DETROIT -- General Motors sales chief Mark LaNeve is mounting a stout defense of the company's Buick-Pontiac-GMC brand strategy, but that may not offer much consolation to dealers.
In an interview last week, LaNeve denied reports that the company is considering a proposal to dump Pontiac and GMC.
"Rumors that GMC is going away are just unfounded, unsubstantiated and untrue," LaNeve said, responding to reports that President Barack Obama's automotive task force is pressuring GM to dump those brands. "Buick and GMC are very profitable brands."
Last year GMC sold 361,739 vehicles, down 25 percent from 2007. Pontiac sold 246,659 units, down 24 percent.
Although sales are down, GMC still has a strong -- and favorable -- brand identity, LaNeve said. But Buick and GMC are interdependent. Buick dealers need GMC's trucks to make money. Likewise, GMC couldn't survive as a stand-alone brand.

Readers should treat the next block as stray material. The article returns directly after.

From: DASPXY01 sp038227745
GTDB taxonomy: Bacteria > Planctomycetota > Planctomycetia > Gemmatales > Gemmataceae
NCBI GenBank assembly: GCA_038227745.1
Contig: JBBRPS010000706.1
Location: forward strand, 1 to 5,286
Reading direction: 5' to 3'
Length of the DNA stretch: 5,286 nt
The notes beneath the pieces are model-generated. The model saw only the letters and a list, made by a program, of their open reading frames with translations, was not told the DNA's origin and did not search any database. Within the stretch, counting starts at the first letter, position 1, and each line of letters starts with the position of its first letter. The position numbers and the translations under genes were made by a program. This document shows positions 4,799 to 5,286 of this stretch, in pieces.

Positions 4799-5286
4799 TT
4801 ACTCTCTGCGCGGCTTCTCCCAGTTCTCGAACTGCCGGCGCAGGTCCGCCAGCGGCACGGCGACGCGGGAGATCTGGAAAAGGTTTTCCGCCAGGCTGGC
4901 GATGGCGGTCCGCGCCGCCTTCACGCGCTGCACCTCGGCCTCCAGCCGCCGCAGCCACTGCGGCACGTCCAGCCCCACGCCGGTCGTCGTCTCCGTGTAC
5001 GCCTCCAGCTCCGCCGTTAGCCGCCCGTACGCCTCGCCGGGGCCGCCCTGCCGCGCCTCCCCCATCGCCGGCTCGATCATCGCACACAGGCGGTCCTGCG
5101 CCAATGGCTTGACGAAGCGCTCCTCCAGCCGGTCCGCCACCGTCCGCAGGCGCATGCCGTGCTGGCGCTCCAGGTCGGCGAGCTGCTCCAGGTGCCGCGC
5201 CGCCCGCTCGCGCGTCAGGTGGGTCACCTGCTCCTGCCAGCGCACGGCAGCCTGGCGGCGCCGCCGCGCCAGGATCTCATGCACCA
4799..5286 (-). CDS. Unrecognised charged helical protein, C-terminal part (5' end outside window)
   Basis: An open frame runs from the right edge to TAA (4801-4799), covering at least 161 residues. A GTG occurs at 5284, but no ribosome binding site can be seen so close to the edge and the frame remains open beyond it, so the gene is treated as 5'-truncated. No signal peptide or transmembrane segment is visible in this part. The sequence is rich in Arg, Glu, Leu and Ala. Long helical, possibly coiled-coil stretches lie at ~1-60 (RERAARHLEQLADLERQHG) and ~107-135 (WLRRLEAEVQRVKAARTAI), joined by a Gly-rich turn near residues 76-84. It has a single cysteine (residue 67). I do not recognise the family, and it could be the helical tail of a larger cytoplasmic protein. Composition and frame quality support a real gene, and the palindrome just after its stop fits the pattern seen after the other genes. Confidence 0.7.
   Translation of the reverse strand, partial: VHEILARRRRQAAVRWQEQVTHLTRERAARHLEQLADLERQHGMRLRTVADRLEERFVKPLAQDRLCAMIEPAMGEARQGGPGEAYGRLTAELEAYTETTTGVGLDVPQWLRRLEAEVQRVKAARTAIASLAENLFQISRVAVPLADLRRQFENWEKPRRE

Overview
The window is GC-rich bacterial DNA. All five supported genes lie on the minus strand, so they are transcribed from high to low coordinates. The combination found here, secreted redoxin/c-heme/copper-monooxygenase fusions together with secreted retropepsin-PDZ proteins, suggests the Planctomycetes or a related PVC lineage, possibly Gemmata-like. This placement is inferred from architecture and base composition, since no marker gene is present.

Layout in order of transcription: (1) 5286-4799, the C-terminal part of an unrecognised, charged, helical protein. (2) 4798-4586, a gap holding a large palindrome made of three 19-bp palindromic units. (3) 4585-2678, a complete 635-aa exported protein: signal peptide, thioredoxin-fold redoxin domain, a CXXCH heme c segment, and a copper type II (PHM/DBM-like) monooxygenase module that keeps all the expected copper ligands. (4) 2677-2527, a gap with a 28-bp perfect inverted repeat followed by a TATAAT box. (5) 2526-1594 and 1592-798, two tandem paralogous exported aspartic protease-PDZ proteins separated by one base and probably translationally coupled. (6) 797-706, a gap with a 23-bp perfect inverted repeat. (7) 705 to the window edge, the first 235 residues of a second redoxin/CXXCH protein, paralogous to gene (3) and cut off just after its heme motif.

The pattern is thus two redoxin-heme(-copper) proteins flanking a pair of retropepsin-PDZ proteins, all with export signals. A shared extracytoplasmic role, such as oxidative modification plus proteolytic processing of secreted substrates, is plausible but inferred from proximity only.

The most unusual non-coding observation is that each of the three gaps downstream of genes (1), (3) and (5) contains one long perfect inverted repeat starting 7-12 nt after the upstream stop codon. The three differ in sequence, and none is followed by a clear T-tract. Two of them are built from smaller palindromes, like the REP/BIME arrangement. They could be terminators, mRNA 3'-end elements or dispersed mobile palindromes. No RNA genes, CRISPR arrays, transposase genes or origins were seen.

"In a pure truck market like Texas, GMC could survive on its own," LaNeve said. "But in most markets, you need both brands to form a channel."
LeNeve did acknowledge that GM may have to eliminate more dealerships -- and do it faster -- than the company originally had proposed. In its Feb. 17 viability plan, GM intended to have 4,100 dealerships by 2014, down from 6,200 today.
The company also said it planned to go to market with four core brands: Chevrolet, Cadillac, Buick and GMC. Pontiac would remain as a much smaller brand.